‘And this book teaches you how to be a hero?’
‘Oh, yes. It’s very good.’ Nijel gave him a worried glance. ‘That’s all right, isn’t it? It cost a lot of money.’
‘Well, er. I suppose you’d better get on with it, then.’
Nijel squared his, for want of a better word, shoulders, and waved his sword again.
‘You four had better just jolly well watch out,’ he said, ‘or … hold on a moment.’ He took the book from Rincewind and riffled through the pages until he found what he was looking for, and continued, ‘Yes, or “the chill winds of fate will blow through your bleached skeletons,’ the legions of Hell will drown your living soul in acid”. There. How dyou like them … excuse me a moment … apples?’
There was a metallic chord as four men drew their swords in perfect harmony.
Nijel’s sword became a blur. It made a complicated figure eight in the air in front of him, spun over his arm, flicked from hand to hand behind his back, seemed to orbit his chest twice, and leapt like a salmon.
One or two of the harem ladies broke into spontaneous applause. Even the guards looked impressed.
‘That’s a Triple Orcthrust with Extra Flip,’ said Nijel proudly. ‘I broke a lot of mirrors learning that. Look, they’re stopping.’
‘They’ve never seen anything like it, I imagine,’ said Rincewind weakly, judging the distance to the doorway.
‘I should think not.’
‘Especially the last bit, where it stuck in the ceiling.’
Nijel looked upwards.
‘Funny,’ he said, ‘it always did that at home, too. I wonder what I’m doing wrong.’
‘Gosh, I’m sorry,’ said Nijel, as the guards seemed to realise that the entertainment was over and closed in for the kill.
‘Don’t blame youself-’ said Rincewind, as Nijel reached up and tried unsuccessfully to free the blade.
‘- I’ll do it for you.’
Rincewind considered his next step. In fact, he considered several steps. But the door was too far away and anyway, by the sound of it, things were not a lot healthier out there.
There was only one thing for it. He’d have to try magic.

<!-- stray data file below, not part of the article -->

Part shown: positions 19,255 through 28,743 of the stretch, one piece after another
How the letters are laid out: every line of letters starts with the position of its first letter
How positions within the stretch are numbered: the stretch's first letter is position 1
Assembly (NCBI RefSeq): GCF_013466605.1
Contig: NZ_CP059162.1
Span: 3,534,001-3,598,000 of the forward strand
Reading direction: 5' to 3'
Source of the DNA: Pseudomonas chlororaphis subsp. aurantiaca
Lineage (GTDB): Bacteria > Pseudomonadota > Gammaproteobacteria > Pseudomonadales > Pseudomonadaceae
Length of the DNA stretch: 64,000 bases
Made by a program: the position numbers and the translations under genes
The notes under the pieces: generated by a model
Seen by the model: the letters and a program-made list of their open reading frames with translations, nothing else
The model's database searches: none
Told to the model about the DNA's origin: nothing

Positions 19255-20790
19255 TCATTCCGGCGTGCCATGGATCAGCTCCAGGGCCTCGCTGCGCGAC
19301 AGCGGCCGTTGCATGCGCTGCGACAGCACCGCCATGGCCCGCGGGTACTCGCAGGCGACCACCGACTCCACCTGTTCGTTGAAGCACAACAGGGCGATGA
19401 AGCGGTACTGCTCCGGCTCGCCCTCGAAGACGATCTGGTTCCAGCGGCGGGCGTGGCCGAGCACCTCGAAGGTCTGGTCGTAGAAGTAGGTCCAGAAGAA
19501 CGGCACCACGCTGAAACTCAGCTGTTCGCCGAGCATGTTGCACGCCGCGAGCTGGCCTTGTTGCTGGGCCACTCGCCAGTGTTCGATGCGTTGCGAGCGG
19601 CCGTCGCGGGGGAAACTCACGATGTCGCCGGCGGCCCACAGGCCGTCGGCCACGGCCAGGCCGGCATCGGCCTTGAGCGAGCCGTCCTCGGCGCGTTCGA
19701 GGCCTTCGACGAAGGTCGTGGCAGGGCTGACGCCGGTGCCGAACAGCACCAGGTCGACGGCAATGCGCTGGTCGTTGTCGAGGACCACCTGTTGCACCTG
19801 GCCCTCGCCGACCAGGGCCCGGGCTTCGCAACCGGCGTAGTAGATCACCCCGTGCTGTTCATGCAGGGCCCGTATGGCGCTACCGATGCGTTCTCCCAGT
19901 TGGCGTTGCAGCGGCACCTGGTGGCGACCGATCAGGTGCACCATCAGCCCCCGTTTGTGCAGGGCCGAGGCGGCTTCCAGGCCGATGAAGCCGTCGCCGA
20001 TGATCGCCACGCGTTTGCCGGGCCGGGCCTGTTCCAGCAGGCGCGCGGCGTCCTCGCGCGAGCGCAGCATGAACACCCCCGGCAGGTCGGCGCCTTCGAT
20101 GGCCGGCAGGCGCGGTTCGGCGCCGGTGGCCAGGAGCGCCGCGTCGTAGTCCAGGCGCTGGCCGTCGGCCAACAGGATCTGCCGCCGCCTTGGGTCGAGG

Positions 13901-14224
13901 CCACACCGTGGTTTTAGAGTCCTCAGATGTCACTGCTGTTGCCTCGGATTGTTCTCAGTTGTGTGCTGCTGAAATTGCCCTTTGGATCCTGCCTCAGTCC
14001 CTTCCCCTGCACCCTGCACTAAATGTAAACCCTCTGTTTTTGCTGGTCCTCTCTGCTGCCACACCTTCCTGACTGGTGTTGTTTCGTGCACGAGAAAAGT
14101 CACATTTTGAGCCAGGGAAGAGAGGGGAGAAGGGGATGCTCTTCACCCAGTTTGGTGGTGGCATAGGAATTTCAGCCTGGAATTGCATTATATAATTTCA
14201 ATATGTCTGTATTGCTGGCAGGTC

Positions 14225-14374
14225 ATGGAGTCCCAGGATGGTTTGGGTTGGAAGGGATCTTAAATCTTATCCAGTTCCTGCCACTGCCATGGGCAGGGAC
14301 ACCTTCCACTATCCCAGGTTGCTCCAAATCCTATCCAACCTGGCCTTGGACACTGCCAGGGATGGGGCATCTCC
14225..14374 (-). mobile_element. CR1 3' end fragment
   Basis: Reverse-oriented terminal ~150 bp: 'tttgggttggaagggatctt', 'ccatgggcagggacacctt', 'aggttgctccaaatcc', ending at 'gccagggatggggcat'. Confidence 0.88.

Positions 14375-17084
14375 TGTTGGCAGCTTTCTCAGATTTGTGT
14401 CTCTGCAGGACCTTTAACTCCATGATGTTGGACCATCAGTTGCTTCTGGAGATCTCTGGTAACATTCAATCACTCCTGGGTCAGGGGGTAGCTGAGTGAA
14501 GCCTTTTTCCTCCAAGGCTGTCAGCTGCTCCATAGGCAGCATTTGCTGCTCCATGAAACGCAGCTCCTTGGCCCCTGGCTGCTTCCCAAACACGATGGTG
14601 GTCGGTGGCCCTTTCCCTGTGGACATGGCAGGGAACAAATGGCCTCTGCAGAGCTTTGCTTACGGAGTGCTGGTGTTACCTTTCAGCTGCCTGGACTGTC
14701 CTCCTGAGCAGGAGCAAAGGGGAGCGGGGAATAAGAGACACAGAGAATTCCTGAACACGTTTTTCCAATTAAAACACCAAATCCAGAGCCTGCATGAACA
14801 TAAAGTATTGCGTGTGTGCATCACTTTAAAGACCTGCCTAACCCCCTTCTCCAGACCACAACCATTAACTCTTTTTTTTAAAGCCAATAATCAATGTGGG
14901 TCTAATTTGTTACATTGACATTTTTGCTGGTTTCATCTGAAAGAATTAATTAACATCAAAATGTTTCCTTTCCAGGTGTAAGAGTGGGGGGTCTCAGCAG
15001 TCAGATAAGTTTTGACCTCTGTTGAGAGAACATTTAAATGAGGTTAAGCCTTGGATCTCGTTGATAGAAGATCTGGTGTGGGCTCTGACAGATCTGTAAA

He raised his hand and two of the men fell over. He raised his other hand and the other two fell over.
Just as he was beginning to wonder about this, Conina stepped daintily over the prone bodies, idly rubbing the sides of her hands.
‘I thought you’d never turn up,’ she said. ‘Who’s your friend?’
As has already been indicated, the Luggage seldom shows any sign of emotion, or at least any emotion less extreme than blind rage and hatred, and therefore it is hard to gauge its feelings when it woke up, a few miles outside Al Khali, on its lid in a dried-up wadi with its legs in the air.
Even a few minutes after dawn the air was like the breath of a furnace. After a certain amount of rocking the Luggage managed to get most of its feet pointing the right way, and stood doing a complicated slow-motion jig to keep as few of them on the burning sand as possible.
It wasn’t lost. It always knew exactly where it was. It was always here.
It was just that everywhere else seemed to have been temporarily mislaid.
After some deliberation the Luggage turned and walked very slowly, into a boulder.
It backed away and sat down, rather puzzled. It felt as though it had been stuffed with hot feathers, and it was dimly aware of the benefits of shade and a nice cool drink.
After a few false starts it walked to the top of a nearby sand dune, which gave it an unrivalled view of hundreds of other dunes.